In 2002–2003 the two government departments, north and south, commissioned a report on funding options. I do not know who carried it out or what it said, and it does not seem to be publicly available.
Northern Ireland politicians have several times mentioned the possibility of getting funds from sources other than the central exchequer: public-private partnerships, local government, the private sector, the Heritage Lottery Fund. But since at least 2007, the Irish government has insisted on buying the round. After the Inland Waterways Association of Ireland had submitted an unsuccessful application for European (InterReg) funding, Éamon Ó Cuív TD said:
The opening of the Ulster Canal, taking into account the scale and costs of the project, estimated in 2000 to be 90 million Sterling, is a matter for the two Governments in conjunction with Waterways Ireland. I do not believe a voluntary body could carry out such a sizeable project. A major project requires major decisions. […] I said I believed it was not a project that a voluntary body could undertake. If it is to happen, it will happen under the aegis of Waterways Ireland.[i]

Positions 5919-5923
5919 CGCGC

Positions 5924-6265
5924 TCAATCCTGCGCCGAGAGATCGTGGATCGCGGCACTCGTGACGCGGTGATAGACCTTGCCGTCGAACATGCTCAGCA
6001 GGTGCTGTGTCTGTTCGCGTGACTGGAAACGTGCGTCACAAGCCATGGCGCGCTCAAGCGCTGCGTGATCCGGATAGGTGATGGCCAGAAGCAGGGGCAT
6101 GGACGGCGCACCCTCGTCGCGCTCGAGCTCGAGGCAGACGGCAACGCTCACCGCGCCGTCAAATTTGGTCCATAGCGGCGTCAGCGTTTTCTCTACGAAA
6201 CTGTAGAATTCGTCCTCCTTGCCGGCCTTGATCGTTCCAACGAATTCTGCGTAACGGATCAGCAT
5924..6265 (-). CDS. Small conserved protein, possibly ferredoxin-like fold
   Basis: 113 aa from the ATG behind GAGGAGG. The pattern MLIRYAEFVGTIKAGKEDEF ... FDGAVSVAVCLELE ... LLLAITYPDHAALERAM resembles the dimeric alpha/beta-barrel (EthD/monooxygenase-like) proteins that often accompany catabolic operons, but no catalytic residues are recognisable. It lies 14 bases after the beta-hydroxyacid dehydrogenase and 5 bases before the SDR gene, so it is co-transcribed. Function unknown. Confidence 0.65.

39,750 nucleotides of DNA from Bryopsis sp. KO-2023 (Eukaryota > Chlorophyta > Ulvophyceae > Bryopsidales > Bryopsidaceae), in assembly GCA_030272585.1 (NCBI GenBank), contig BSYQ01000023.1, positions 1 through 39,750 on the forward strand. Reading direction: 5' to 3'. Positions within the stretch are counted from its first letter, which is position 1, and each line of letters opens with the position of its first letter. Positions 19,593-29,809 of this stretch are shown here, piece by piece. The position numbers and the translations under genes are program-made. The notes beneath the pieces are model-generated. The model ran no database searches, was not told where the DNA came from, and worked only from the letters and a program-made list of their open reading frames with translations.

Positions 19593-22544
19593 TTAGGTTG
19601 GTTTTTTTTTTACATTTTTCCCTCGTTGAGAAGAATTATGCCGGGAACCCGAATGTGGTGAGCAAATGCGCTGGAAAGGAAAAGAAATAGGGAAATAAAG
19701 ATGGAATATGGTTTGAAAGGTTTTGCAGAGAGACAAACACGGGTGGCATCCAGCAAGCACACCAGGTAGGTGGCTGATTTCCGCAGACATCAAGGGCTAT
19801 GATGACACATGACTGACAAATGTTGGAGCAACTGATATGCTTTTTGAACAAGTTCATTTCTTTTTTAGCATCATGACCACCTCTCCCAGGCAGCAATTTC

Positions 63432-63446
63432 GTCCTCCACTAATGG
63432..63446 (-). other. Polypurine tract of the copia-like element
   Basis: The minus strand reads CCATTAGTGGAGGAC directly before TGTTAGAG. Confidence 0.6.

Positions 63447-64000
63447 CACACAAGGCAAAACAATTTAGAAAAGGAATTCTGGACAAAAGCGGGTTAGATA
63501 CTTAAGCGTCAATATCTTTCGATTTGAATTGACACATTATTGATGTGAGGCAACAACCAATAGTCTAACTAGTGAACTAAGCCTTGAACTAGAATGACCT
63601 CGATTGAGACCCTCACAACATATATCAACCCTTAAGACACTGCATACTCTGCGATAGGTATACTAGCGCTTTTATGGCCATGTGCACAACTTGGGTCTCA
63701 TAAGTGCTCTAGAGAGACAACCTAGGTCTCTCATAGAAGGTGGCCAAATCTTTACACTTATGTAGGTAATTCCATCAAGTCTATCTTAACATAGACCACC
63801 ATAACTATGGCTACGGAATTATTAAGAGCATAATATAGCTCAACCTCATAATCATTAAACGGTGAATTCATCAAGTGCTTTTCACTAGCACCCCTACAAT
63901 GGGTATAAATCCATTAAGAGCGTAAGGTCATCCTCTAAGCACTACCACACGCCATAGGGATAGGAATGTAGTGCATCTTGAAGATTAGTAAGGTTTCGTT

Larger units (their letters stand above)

In February 2007 he said:
In terms of larger-scale projects, work is under way to explore the possibility of restoring the Ulster Canal to provide a major inland waterway for the border region. There are currently no plans to fund any of the above programmes through other sources such as Public Private Partnership mechanisms or user charges.[ii]
And in 2008 he ruled out European funding:
I can confirm that my Department has not applied for EU funding for the progression of works on the Ulster Canal.[iii]
So the then minister rejected the notion of raising resources — whether funding or voluntary labour — from any source other than the Irish Exchequer, and he wanted this to be Waterways Ireland’s job. His funding point was agreed by the North/South Ministerial Council (Inland Waterways) in October 2007:
Restoration of the Clones-Upper Lough Erne Section of the Ulster Canal
[…] Ministers noted that the full capital cost (estimated at €35m/£23.8m) of the project will be met by the Irish Exchequer with annual maintenance costs on the completion of the project, in the order of €300,000/£201,000, to be met by the Northern Ireland Executive and the Irish Government […].[iv]
Well, that’s clear enough: the “restoration” will cost €35m (£23.8m) and the Irish Exchequer will pay the bill.
Funding Waterways Ireland capital spending
Move forward to 2010, and the southern state is broke, with a deficit for the first quarter of 2010 of 36.51% of GDP (and no doubt a much higher proportion of GNP). The government has been trying to find cuts in public expenditure, and it seems that at least €1 billion will come from capital spending.